Tyron Woodley has a chance to notch one of the biggest victories of his career, but he will win a different battle if he gets the W at UFC 209.
“The Chosen One” Tyron Woodley has spent the last several months trying to usher in a movement. He dispatched the focal point of several of the UFC’s future plans in knocking out Robbie Lawler to win the title last year, and his pursuit of bigger fights since then have been unsuccessful.
Lawler was supposed to be the leading man at welterweight, potentially facing former king Georges St-Pierre in his return and fueling discussions of other marquee bouts this year. Woodley took him completely out of the conversation with one crushing right hand and found himself as an unlikely focal point in the stacked welterweight division.
He’s been a great performer since arriving in the UFC, going 6-2. However, he entered following a devastating knockout loss to Nate Marquardt and stumbled in with severely unimpressive performances to Jake Shields and Rory MacDonald. When looking at the streaking fighters at the top of the division, Woodley was simply not the name pegged as the top welterweight in the division.
At 34-years-old, Woodley is aware that he is in the sweet spot of his career. He is an experienced, well-rounded veteran who still possesses an incredible amount of explosive athleticism. He is self-aware of this fact and calls for high-profile fights every opportunity he gets on the microphone. Thompson was the clear number one contender, but Woodley blatantly told him he was more interested in fights with Nick Diaz and St-Pierre rather than granting him a shot at the belt.
As it would turn out, the UFC’s plans went forward and Woodley would face Thompson in one of the most technical battles of 2016. The two went back and forth, and Woodley brilliantly stifled the striking of “Wonderboy” and had the most dramatic moments of the fight in dropping the challenger multiple times. Despite the defense of Woodley, Thompson did enough to outpoint the champion in several rounds.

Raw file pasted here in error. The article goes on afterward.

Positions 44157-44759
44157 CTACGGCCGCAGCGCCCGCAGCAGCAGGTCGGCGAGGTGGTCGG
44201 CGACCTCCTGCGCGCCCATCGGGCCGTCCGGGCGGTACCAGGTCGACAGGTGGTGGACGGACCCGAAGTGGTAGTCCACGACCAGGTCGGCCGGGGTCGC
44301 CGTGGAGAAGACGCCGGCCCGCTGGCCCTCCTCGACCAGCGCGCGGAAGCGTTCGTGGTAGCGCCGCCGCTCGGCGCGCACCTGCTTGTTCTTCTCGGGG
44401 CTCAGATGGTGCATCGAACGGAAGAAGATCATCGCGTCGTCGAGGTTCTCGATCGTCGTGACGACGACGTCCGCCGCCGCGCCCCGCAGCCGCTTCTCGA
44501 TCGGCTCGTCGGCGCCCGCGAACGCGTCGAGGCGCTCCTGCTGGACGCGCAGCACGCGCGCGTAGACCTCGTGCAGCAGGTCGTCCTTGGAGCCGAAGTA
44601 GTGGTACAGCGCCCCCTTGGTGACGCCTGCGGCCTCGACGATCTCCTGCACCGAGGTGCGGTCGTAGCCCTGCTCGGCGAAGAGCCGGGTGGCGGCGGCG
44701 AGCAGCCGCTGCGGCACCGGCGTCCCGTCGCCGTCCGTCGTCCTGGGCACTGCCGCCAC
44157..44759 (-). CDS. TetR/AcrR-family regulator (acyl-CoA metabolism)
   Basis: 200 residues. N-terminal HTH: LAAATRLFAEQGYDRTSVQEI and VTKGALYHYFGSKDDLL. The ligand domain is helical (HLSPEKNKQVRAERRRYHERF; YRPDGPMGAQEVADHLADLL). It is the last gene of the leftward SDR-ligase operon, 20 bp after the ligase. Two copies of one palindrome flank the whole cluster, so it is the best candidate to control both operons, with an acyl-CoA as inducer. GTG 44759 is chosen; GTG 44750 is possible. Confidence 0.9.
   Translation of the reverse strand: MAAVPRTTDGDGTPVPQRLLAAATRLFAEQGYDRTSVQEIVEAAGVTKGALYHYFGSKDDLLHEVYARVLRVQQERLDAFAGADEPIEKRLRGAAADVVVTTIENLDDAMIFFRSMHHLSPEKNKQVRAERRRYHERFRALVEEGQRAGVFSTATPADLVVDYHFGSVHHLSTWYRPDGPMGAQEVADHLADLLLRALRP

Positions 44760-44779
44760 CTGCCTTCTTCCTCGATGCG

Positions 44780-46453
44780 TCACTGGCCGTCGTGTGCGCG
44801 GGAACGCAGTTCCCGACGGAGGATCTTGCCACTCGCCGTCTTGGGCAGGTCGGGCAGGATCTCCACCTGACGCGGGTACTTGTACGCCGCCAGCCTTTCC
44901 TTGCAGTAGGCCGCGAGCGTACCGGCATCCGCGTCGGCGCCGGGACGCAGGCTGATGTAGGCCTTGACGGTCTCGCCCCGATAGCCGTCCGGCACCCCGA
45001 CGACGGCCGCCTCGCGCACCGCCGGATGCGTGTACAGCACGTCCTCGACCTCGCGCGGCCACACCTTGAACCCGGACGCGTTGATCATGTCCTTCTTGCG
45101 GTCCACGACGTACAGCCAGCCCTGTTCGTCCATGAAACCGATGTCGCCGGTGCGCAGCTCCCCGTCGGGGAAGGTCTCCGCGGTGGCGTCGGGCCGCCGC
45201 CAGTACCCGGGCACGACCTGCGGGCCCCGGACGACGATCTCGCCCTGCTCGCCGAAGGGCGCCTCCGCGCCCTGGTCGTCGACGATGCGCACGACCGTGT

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The result was an anticlimactic draw that left the welterweight division in a jam. Contenders like Demian Maia are waiting in the wings but the division finds itself now being held up another several months as Woodley and Thompson sort things out.
Woodley has also made another issue the topic of conversation: race. The champion has been very vocal in stating that he feels he has not been given the same treatment as the other white UFC champions and that race has a large part to do with his popularity. He certainly isn’t wrong in saying he hasn’t been slighted in terms of promotion. But, his serious argument could lose a lot of steam if he doesn’t get his hand raised on Saturday.
For “The Chosen One,” there are no more marquee fights without a victory, and the added attention on his statements that go along with them. That starts with dispatching “Wonderboy” in the main event on Saturday night.
After the first fight, it’s easy to assume that Thompson would be the one to benefit more from having seen Woodley’s strategy. However, the fact that the champion nearly finished the challenger in his first fight should actually give him more confidence in opening up more in the rematch. Thompson outscored Woodley for stretches during their first encounter, but the champion should look to create even more of the exchanges where he was able to close the distance.
The division is not as stacked with contenders as in recent years, but that does not change the fact that holding a world title is one of the biggest bargaining tools in the latest era of the UFC. Whether bouts with Michael Bisping or GSP eventually come to pass will be dependent on whether Woodley can improve on what was considered one of the best fights of the year. At a time when the organization is in flux and the opportunity for blockbuster match-ups is at an all-time high, “The Chosen One” could set one up in dynamic fashion on Saturday.